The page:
http://www.dripirrigation.com/drip_tutorial.php
Bill
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g'day wayne,
generally mature trees will have found their own water table, the drippers will keep nutrients availabe for the feeder roots which maybe is the best you can currently do? if you want to get more water deeper around the roots maybe look to creating a swale about along the contour lines wher the feeder roots will be, the feeder roots are generally not much furhter out that the drip line.
or for trees that aren't planted along contours then ceata a mni dam at the same point as above these swales etc.,. can be created using bails of hay/straw or a pile of mulch in a row form.
for future plantins consider plantng along contour lines and at the same time as planting install say a 1 or 1/2 meter length of the black plastic ag-pipe with holes in it eitehr side of the tree this will allow you to get water deeper at watering time.
On Sun, 23 Sep 2007 11:38:56 -0700, "W. Watson"
With peace and brightest of blessings,
len & bev
-- "Be Content With What You Have And May You Find Serenity and Tranquillity In A World That You May Not Understand."
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What are these feeder roots you speak of? Trees do not absorb food from the soil. They absorb water and essential elements dissolved in it by way of their non-woody absorbing roots with the help of mycorrhizae and in some cases root hairs. Absorbing can be found here: http://www.treedictionary.com/DICT2003/shigo/RHIZO.html
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all trees have a network root system that is in the upper level of soil below the surface these usually but no always extend to the drip line of the tree they are called the feeder root system as this area in the soil is where the nutrients gather the most, and yes it take bacteria, earth worms and otehr organisms to break that material down so those roots can take up those nutrients to the tree, that is the feeder root system.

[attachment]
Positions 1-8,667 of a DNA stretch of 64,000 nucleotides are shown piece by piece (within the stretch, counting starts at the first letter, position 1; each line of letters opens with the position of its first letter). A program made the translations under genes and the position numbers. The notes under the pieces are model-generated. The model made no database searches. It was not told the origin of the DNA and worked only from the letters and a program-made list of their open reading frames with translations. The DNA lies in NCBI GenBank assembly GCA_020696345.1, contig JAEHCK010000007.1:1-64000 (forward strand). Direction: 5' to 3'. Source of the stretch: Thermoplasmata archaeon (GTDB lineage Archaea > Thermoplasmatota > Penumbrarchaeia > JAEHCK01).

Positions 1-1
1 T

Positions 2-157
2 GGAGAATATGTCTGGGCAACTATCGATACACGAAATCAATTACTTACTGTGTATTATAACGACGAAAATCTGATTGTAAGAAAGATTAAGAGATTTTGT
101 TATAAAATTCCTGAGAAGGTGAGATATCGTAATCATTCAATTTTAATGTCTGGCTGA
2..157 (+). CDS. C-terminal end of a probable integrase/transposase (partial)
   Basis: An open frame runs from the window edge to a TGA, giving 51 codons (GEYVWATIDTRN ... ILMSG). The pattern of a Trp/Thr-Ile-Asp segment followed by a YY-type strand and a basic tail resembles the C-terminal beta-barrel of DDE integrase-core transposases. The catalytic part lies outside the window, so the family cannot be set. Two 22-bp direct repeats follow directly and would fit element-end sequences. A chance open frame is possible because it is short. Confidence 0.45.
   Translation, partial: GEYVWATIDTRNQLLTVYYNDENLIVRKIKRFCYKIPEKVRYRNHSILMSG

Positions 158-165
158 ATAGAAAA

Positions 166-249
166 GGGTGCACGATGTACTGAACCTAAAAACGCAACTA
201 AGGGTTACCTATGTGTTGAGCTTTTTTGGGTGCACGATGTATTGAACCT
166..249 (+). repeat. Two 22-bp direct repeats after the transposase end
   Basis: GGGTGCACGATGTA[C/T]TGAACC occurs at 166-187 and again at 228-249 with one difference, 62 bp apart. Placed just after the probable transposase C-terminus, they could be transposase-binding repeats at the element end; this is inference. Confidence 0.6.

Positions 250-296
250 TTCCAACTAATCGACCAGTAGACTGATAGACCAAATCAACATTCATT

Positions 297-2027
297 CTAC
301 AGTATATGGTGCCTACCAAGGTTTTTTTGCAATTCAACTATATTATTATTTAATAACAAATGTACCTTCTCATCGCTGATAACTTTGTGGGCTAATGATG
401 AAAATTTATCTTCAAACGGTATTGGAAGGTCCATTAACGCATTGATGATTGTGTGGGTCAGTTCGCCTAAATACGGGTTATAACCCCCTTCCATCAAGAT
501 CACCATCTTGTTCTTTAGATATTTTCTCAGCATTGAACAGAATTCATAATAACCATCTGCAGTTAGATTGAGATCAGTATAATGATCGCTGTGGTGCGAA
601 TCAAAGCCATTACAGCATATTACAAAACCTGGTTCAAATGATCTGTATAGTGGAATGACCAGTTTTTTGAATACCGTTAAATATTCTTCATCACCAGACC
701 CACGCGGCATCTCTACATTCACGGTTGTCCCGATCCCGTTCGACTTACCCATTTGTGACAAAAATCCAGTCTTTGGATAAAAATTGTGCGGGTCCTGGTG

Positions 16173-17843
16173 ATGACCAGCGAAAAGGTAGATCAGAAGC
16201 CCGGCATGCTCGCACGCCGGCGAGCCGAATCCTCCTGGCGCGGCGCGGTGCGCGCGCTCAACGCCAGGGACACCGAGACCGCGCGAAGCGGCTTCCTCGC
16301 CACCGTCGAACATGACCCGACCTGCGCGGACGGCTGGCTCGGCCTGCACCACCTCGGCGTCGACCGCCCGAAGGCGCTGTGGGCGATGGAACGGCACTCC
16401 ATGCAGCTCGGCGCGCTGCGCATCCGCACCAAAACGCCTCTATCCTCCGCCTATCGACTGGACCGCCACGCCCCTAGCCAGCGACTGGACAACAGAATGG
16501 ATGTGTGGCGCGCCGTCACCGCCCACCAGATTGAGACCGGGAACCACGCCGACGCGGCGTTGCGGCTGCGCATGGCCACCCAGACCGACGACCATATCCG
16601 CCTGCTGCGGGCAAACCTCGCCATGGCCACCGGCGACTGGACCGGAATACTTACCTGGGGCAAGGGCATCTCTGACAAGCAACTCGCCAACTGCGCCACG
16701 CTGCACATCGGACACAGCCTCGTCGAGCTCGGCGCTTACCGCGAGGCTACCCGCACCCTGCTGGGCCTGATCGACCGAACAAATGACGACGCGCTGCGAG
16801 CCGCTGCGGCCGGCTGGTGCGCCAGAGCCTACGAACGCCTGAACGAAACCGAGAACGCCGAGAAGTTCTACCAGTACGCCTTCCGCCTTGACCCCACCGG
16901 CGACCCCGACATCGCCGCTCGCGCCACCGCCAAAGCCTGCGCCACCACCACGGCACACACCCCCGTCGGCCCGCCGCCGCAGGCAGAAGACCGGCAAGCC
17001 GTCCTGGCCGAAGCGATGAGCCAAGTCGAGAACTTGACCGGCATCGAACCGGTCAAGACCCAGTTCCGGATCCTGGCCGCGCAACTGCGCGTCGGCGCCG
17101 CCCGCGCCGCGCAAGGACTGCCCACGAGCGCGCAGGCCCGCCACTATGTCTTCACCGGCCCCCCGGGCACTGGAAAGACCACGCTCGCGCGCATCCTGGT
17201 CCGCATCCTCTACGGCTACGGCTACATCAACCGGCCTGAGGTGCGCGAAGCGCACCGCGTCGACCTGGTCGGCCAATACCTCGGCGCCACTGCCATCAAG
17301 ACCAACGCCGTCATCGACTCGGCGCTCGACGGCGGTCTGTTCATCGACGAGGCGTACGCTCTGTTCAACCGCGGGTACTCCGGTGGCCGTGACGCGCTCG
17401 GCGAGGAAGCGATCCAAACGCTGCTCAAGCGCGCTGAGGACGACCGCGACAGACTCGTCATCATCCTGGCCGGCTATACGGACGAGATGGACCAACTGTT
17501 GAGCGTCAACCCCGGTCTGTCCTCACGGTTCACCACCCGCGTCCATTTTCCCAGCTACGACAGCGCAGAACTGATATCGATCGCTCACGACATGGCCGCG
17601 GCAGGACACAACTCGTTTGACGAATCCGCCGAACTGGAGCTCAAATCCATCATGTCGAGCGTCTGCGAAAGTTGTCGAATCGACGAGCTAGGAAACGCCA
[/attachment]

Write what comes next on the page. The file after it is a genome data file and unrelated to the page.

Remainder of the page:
On Sun, 23 Sep 2007 19:12:32 -0400, "symplastless"
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len & bev
-- "Be Content With What You Have And May You Find Serenity and Tranquillity In A World That You May Not Understand."
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len garden wrote:

Agreed. All of a sudden artificially deep watering mature trees will very likely do more harm than good... if it ain't broken don't fix it.
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This is not something I do for well-established trees unless it's a major drought (< 1/3 of the normal rainfall for the entire season) or if the tree is stressed for some other reason (like the neighbor backed a truck into it.) And then I'll do it once, in October or so.
Kay
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Look up "Non-Woody Roots http://www.treedictionary.com/DICT2003/N/index.html
See "Woody Roots" http://www.treedictionary.com/DICT2003/W/index.html